Though I have been very involved in ICE, that is a caucus with a large group of people that reach decisions by consensus, some of which I don’t always totally agree with – but then that is what consensus ca be all about. Thus, I don’t always get to spout my nonsense.

I see Ed Notes as somewhat as a clearinghouse for ideas from all groups, caucuses and individuals looking to build an alternative to Unity. I don’t see ICE as the group working alone that will change the UFT. Let a 100 caucuses bloom is my philosophy, all organizing their specific constituencies.

Running in UFT Elections
Did you know?
Let’s say ICE-TJC received 50% of the active membership vote in the election. Unity would still control over 90% of the Exec Bd. due to retiree votes and other factors in the election process. That this is undemocratic is obvious. But this leads to a leadership that executes such failed policy without real checks and balances and is why UFT members are in the position they are in.

ICE wants to run a full slate so as to use the election as a basis for change in the UFT. Our strategy is to get a large enough percentage vote of the active membership to make a case to the membership to try to force constitutional change to make the union more democratic.

ICE also wants to build an alternative to Unity that has enough outreach to match the propaganda machine. ICE will be part of the alternative but not necessarily the alternative. We will be supportive of other groups who align with our basic views but we are different in the way we approach things by taking on issues that go beyond but tie in to education. Most other groups are/have been high school based. ICE has a balance with a number of elementary school people and increasingly some middle school people.

If you are interested in running with the ICE-TJC slate send me an email.
We also need people to distribute literature in your schools. Let me know if you will/can do that ASAP.

Check the ICE blog and please leave comments

The ICE website contains articles with greater depth:

There’s so much great material on the blogs I am including a bunch of them here.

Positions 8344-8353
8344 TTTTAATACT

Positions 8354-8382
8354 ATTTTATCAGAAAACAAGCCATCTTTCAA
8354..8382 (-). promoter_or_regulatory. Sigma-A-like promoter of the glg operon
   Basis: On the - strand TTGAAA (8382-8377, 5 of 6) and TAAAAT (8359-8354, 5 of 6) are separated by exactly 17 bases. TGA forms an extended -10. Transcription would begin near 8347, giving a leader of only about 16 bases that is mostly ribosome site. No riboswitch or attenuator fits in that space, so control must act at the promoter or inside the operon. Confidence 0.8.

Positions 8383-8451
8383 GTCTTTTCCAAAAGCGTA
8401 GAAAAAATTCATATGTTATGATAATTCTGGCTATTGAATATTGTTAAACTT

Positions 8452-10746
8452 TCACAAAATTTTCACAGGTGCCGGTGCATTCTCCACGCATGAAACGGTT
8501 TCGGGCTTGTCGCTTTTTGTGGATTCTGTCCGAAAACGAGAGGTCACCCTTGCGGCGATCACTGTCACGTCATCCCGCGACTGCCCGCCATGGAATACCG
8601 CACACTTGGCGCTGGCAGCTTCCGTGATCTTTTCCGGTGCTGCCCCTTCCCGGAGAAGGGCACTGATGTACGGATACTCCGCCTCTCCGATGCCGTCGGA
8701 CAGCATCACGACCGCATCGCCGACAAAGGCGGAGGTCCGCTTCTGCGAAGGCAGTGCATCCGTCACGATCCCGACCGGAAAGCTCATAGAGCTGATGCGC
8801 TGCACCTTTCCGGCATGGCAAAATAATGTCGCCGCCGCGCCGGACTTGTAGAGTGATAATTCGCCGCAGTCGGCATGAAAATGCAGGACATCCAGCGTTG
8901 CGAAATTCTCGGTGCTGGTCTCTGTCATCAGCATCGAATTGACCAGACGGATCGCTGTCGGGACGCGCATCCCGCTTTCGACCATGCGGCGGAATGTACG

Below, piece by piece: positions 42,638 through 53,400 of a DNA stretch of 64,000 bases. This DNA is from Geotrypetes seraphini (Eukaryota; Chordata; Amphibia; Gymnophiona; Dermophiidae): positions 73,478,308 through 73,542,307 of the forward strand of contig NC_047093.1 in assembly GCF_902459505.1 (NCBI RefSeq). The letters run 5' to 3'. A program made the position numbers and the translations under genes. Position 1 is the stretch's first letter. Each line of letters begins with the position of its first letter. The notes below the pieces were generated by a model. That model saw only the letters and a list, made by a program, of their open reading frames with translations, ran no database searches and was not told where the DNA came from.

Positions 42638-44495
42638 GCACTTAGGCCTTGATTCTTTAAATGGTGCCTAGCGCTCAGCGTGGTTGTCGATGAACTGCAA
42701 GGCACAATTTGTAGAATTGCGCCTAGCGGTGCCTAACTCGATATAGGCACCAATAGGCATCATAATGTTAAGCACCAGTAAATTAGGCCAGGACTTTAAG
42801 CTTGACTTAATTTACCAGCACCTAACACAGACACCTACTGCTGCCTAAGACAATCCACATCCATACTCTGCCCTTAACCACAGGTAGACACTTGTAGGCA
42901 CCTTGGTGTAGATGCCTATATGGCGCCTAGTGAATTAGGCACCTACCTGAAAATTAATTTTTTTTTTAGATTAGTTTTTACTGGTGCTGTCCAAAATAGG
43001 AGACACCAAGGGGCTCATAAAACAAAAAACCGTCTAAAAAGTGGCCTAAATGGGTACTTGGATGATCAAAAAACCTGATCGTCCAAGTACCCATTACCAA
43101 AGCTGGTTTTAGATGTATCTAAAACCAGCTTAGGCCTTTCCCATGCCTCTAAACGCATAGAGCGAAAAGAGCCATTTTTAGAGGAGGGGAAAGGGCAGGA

Make sure to make a regular visit to NYC Educator’s blog where you get a real sense of what is happening in the NYC system and his fabulous commentary. He posts every 10 seconds so it is right up to date on the latest atrocities, plus some great picx.

The UTP blog is still as irreverent as always.
Read Return to Bountiful – all 3 parts.

Joe Mudgett from the UTP has formed the Alliance of Concerned Teachers (ACT)
“The Alliance of Concerned Teachers is a new caucus dedicated to reforming New York City's United Federation of Teachers. Founded by the former director of the Unified Teachers Party, Joe Mudgett, ACT! takes great pride that the joint ICE/TJC slate has incorporated much of the UTP's ideology in their campaign platform.”
Joe has posted his reports of the Delegate Assemblies last spring.

Check out
A fairly new teacher posts about experiences and offers new teachers advice on walking the minefield of internal school politics. She writes how her involvement in the union got her in trouble. Here is an excerpt:

“As we are on the eve of the new school year, I have been thinking a lot about what constitutes a good leader. During the past two professional development days, I've been comparing my new Sane Principal (SP) to my old Crazy Principal (CP) from last year. It is a good comparison because both schools are now in their second year of existence and both are now in the Empowerment Zone. “

The following job opening was posted. Note the preference for a new teachers as opposed to a teacher with experience. Everyone knows that experience DOES count as you grow as a teacher over a period of years and that no matter how dedicated and sincere a first year teacher is the kids are still being used as guinea pigs. My opinion is that by the 3rd year people pretty much get it but some say it takes 5-7 years. So, what would motivate a school to only want a first year teacher other than money?

Here’s the post
“We were notified of an immediate opening today, and were asked to pool our resources together to help find the replacement. The opening is in a K/1 classroom. All of our classes at P.S. 3 are mixed grades. We are looking for a teacher new to the Board of Ed. They must not be a transfer from another NYC public school.”

Leonie Haimson’s nyceducationnews listserve generates a lot of email but also some great discussion. Here is a snippet.

On grade retention:
Comment: I feel a child who cannot achieve to meet the standards will falter more if promoted to the next year.

The research on grade retention actually shows the reverse – kids who are held back do much worse than kids of equal ability who are promoted, and end up dropping out at double the rate.

There is nothing else in the educational literature where the research is so overwhelming. See


Leonie Haimson
Class Size Matters

From Teachers Unite